Full lotus is better. Keep at it.

If you are knowledgable in cultivation matters then you should know that
meditation is NOT just a mind thing. It also naturally involves cultivating
your body--chi, mai, kundalini, bindus, etc.

You see, the goal in meditation is to cultivate your original nature along
with your physical nature, the latter being cultivated indirectly and
naturally.

As one's mind becomes clear one's life force correspondingly and naturally
rises upwards, purifying chi channels and expelling toxins along the way.
This is called kundalini. Assuming one does not mutate this energy with
self-centered thoughts, and that one resides in the emptiness, one can
expect to have great success.

If one obstructs this force by rampant thoughts or strange positions, one
can expect to be harmed. One can expect one's success to be multiplied if
one finds a position that is most suitable to the kundalini force rising up.
The full-lotus position just happens to be the best meditation posture. This
is not something one can theoretically prove. Buddha said it's best, Taoism
says it's best, I say it's best (from experience)--I hope you keep at it.

But to understand the body and it's purpose during meditation--as well as
why it is important in Zen practice--the best book to purchase would be "Tao
and Longevity" by Huai-Chin Nan. This book explains every aspect of the body
when cultivating and teaches one the correct mindset when cultivating.
Huai-Chin Nan tells you some scary, truthful things but also great
solutions. This book is written by a enlightened Zen and Taoist master, so
we can trust him. I found it very helpful.

If you are not able to buy this book then go to meditationexpert.com, the
best website to understand about the stages of meditation, psychological and
physiological phenomena encountered, and a nondenominational WEAVING of all
spiritual traditions and evaluations of each.

Good luck.

P.S.: I have felt great pain initially when I used the lotus posture. But
now, after some practice, I have been able to remain in the posture for 40
minutes. For longer sessions resting would be a good idea.

On 4/3/06, dkotschessa <[EMAIL PROTECTED]> wrote:
>
>
> Most of my zazen over the years I have done in half lotus, which is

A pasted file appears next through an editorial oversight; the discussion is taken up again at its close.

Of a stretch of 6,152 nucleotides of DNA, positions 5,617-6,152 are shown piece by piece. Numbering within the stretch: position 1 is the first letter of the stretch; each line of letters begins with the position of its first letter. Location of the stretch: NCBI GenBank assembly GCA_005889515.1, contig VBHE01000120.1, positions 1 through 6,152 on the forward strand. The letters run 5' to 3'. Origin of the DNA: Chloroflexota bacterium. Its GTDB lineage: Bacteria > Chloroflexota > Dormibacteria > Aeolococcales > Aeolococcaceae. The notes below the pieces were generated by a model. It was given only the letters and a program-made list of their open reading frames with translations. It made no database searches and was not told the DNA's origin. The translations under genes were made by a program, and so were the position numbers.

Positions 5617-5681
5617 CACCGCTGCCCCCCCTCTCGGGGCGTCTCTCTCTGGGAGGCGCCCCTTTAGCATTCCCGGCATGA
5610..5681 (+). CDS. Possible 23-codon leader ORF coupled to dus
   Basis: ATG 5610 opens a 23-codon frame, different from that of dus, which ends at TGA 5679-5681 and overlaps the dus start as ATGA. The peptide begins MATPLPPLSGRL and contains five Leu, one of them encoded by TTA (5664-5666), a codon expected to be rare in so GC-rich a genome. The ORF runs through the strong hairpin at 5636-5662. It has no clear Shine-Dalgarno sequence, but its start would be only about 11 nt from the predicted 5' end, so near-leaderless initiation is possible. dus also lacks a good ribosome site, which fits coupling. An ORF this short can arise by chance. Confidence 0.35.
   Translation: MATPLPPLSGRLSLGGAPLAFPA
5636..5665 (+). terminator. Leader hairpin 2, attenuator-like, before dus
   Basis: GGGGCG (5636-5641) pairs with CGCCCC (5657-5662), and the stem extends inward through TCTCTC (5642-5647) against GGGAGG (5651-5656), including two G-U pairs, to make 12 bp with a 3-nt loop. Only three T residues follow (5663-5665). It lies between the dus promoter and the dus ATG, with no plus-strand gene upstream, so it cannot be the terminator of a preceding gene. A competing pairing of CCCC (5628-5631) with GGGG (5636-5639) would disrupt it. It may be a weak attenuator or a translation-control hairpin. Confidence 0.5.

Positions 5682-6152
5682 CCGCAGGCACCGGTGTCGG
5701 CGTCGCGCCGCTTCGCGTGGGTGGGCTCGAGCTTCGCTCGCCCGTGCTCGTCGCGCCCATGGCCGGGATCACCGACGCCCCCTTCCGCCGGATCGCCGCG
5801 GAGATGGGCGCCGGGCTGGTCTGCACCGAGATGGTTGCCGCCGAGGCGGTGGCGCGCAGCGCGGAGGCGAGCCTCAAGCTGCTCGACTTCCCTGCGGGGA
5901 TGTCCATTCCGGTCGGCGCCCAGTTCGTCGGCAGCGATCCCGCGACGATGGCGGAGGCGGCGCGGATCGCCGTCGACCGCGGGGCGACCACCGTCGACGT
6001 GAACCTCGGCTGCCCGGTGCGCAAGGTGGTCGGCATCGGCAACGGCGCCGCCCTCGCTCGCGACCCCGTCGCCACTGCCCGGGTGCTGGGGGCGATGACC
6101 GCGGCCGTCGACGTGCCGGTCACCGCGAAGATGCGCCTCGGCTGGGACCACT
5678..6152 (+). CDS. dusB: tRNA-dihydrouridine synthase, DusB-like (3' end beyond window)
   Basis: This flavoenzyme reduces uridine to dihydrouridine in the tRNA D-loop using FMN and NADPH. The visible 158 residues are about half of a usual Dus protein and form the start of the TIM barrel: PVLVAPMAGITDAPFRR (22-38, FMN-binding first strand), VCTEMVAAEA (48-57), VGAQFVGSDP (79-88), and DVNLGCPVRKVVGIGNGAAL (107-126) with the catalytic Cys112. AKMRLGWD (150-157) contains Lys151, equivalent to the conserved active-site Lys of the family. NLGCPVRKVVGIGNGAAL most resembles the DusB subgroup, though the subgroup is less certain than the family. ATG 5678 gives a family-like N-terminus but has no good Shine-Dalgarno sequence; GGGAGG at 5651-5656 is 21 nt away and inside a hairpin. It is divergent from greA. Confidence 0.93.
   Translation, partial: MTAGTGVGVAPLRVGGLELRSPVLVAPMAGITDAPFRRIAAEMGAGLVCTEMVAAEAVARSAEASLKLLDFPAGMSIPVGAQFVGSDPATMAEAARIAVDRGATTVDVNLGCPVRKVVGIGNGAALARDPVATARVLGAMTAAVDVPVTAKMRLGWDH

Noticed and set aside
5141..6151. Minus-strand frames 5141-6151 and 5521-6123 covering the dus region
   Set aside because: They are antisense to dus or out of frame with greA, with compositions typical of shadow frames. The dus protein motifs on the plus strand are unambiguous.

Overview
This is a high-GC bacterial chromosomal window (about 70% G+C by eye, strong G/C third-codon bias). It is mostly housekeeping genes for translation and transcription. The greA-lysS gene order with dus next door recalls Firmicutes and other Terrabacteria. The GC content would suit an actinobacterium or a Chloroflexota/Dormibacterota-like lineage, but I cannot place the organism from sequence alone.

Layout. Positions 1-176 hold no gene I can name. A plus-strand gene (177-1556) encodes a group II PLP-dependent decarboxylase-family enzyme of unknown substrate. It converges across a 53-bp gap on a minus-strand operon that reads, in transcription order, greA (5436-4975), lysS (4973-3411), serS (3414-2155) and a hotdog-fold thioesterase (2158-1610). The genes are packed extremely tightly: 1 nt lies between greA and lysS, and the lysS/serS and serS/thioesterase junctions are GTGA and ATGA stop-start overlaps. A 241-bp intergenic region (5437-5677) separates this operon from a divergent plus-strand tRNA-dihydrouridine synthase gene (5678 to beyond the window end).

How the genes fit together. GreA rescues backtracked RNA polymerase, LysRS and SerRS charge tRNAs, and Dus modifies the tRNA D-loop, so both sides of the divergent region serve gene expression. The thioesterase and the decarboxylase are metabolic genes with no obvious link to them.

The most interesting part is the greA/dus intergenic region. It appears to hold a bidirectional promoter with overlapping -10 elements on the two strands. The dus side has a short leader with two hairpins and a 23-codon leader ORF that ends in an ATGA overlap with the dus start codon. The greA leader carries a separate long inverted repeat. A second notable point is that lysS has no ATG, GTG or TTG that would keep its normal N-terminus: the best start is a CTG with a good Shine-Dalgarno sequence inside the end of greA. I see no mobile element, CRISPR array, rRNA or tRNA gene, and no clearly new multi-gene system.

> sufficient.  In the beginning I did full lotus before I found it was
> not necessary.
>
> Last night I decided I would try full lotus again.  I have to say it
> seemed "better" somehow.  I just mean it seemed easier, stiller.
>
> Are there any teachers that emphasize or insist upon full lotus as
> opposed to other positions?
>
> The first book I read was "Zen Mind, Beginners Mind."  The first book
> a lot of people read.  He prescribes full lotus there, that's why I
> started that way.
>
> I may keep this up, but not when I'm doing super long sessions of
> course.  (Or sesshins!)
>
> -DaveK
>
>
>
>
>
>
>  Current Book Discussion: any Zen book that you recently have read or are
> reading! Talk about it today!
>
>
>  ------------------------------
> YAHOO! GROUPS LINKS
>
>
>    -  Visit your group "Zen_Forum<http://groups.yahoo.com/group/Zen_Forum>"
>    on the web.
>
>    -  To unsubscribe from this group, send an email to:
>     [EMAIL PROTECTED]<[EMAIL PROTECTED]>
>
>    -  Your use of Yahoo! Groups is subject to the Yahoo! Terms of
>    Service <http://docs.yahoo.com/info/terms/>.
>
>
>  ------------------------------
>


[Non-text portions of this message have been removed]



Current Book Discussion: any Zen book that you recently have read or are 
reading! Talk about it today! 
Yahoo! Groups Links

<*> To visit your group on the web, go to:
    http://groups.yahoo.com/group/Zen_Forum/

<*> To unsubscribe from this group, send an email to:
    [EMAIL PROTECTED]

<*> Your use of Yahoo! Groups is subject to:
    http://docs.yahoo.com/info/terms/
 



Reply via email to